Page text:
Turn Here Sweet Corn (Hardcover)
Organic Farming Works
Univ Of Minnesota Press, 9780816677719, 344pp.
Publication Date: April 4, 2012
When the hail starts to fall, Atina Diffley doesn’t compare it to golf balls. She’s a farmer. It’s “as big as a B-size potato.” As her bombarded land turns white, she and her husband Martin huddle under a blanket and reminisce: the one-hundred-mile-per-hour winds; the eleven-inch rainfall (“that broccoli turned out gorgeous”); the hail disaster of 1977. The romance of farming washed away a long time ago, but the love? Never. In telling her story of working the land, coaxing good food from the fertile soil, Atina Diffley reminds us of an ultimate truth: we live in relationships—with the earth, plants and animals, families and communities.
A memoir of making these essential relationships work in the face of challenges as natural as weather and as unnatural as corporate politics, her book is a firsthand history of getting in at the “ground level” of organic farming. One of the first certified organic produce farms in the Midwest, the Diffleys’ Gardens of Eagan helped to usher in a new kind of green revolution in the heart of America’s farmland, supplying their roadside stand and a growing number of local food co-ops. This is a story of a world transformed—and reclaimed—one square acre at a time.
And yet, after surviving punishing storms and the devastating loss of fifth-generation Diffley family land to suburban development, the Diffleys faced the ultimate challenge: the threat of eminent domain for a crude oil pipeline proposed by one of the largest privately owned companies in the world, notorious polluters Koch Industries. As Atina Diffley tells her David-versus-Goliath tale, she gives readers everything from expert instruction in organic farming to an entrepreneur’s manual on how to grow a business to a legal thriller about battling corporate arrogance to a love story about a single mother falling for a good, big-hearted man.
About the Author
Atina Diffley is an organic farmer, author, public speaker and consultant. From 1973 to 2008, Atina and her husband Martin owned and operated Gardens of Eagan, one of the first certified organic produce farms in the Midwest. The award-winning video documentary Turn Here Sweet Corn, filmed when the 5th generation Diffley family farm was lost to development, focuses on the loss of greenbelt farmlands to suburbia. In 2006, when the Diffley’s second farm was threatened with eminent domain by a Koch Industries crude oil pipeline, Atina worked with consumers and government to create the Minnesota Organic Mitigation Plan. Atina can be reached at www.atinadiffley.com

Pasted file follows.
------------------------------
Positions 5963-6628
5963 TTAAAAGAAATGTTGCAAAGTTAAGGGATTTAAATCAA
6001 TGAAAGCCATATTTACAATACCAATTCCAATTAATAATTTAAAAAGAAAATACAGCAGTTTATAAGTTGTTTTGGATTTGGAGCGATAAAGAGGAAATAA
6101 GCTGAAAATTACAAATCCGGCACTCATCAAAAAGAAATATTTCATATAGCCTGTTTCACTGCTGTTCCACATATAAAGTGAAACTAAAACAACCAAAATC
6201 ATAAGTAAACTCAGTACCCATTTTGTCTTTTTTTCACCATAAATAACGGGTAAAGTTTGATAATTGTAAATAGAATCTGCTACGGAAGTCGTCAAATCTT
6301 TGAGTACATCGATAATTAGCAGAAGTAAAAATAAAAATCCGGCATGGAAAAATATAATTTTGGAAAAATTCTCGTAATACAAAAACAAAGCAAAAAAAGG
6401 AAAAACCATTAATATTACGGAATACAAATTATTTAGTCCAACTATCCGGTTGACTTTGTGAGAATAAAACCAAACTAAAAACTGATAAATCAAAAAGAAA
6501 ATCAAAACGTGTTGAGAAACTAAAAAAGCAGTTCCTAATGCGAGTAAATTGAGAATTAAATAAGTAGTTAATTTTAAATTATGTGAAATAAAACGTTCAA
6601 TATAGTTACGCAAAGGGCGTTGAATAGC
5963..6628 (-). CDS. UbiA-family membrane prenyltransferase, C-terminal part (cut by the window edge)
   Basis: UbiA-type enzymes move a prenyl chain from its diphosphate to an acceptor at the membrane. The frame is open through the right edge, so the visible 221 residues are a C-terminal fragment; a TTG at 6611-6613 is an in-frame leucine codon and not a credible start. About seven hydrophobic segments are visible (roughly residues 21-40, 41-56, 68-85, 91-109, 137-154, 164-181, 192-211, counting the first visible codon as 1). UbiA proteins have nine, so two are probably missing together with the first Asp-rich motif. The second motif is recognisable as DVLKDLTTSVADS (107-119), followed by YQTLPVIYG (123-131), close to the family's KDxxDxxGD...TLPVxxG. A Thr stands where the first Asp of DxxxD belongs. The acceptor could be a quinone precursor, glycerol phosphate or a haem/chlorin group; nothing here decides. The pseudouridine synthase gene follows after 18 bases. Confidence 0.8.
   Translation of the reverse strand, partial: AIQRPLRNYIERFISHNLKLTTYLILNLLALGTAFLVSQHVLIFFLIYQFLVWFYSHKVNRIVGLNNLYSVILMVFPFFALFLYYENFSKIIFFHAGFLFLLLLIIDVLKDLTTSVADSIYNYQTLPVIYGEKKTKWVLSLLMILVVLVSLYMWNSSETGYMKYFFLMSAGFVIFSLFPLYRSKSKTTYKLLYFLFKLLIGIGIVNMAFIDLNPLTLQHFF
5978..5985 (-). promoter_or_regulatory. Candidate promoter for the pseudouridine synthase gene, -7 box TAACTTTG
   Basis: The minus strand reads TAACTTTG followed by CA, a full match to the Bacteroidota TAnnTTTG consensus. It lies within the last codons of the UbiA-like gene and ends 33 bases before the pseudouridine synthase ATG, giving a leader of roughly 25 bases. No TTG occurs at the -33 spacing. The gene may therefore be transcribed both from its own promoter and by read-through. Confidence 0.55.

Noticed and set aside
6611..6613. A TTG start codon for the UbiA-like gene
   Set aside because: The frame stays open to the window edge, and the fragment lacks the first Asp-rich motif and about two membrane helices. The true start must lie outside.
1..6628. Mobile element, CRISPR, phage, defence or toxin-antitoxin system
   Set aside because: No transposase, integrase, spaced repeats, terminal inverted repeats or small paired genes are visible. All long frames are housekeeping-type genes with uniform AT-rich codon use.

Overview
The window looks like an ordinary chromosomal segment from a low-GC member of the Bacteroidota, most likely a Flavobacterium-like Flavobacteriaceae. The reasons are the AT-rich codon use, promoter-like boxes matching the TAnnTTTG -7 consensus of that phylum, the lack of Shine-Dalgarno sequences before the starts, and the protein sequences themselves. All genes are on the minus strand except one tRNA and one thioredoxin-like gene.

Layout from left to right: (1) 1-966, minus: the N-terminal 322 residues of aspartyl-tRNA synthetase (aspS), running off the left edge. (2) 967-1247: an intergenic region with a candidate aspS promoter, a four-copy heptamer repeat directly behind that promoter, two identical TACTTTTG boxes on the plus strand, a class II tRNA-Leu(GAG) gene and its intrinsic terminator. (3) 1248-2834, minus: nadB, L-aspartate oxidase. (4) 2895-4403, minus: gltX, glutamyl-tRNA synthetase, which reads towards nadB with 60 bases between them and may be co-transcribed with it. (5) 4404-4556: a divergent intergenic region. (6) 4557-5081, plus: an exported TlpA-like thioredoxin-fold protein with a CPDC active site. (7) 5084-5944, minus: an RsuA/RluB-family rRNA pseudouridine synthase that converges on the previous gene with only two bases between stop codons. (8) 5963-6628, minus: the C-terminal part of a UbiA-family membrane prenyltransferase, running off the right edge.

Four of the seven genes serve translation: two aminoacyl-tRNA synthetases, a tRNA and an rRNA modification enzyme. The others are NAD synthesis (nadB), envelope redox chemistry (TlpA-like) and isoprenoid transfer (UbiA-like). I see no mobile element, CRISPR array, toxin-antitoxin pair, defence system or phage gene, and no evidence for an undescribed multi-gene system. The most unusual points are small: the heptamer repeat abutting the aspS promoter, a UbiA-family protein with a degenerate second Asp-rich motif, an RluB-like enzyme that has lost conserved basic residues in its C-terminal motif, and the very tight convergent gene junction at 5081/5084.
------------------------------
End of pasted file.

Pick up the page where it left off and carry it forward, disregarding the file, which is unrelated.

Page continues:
Praise For Turn Here Sweet Corn: Organic Farming Works…
"Turn Here Sweet Corn is an unexpected page-turner. Atina Diffley’s compelling account of her life as a Minnesota organic farmer is deeply moving not only from a personal standpoint but also from the political. Diffley reveals the evident difficulties of small-scale organic farming but is inspirational about its value to people and the planet." —Marion Nestle, author of What to Eat
"This book is wonderful on so many levels: the swift moving and dramatic story of Atina and Martin Diffley, the farmers of Gardens of Eagan, as they confront wild weather, development pressure, and pipelines. The transformation of Tina into Atina, from confused teenager to strong, passionate, and committed leader in organic agriculture. A powerful argument for organic farming and a must read for anyone thinking of farming—a vivid and realistic picture of the beauties, satisfactions, and stresses of farming as a way of life. And finally, a vision of hope for the future: blending intuitive faith in our oneness with Nature, the most advanced biological science, and the power of community." —Elizabeth Henderson, author of Sharing The Harvest: A Citizen's Guide to Community Supported Agriculture
"What strikes me most about this amazing memoir is that for those of us who aren’t farmers but who are versant in such issues as organics, soil building, diversity, GMOs, certification and more—it is utterly different to hear how the farmer herself grapples with them in her daily life. Unlike reading about the same issues in an article, it’s immediate, powerful, tender, heartbreaking and above all, encouraging." —Deborah Madison, author of Local Flavors, Cooking and Eating from America’s Farmers Markets